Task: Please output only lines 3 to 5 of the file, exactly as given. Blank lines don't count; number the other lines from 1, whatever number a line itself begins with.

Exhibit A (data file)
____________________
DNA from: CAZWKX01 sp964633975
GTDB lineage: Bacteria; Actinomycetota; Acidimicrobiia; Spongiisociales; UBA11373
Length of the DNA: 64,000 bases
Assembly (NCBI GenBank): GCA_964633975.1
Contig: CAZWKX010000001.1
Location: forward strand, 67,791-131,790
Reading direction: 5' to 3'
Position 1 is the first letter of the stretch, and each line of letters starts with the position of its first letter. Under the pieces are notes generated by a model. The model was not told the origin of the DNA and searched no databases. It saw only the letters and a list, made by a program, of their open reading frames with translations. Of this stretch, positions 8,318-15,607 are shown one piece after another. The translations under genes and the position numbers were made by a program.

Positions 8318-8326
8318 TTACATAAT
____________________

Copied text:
Length of the DNA: 64,000 bases
Assembly (NCBI GenBank): GCA_964633975.1
Contig: CAZWKX010000001.1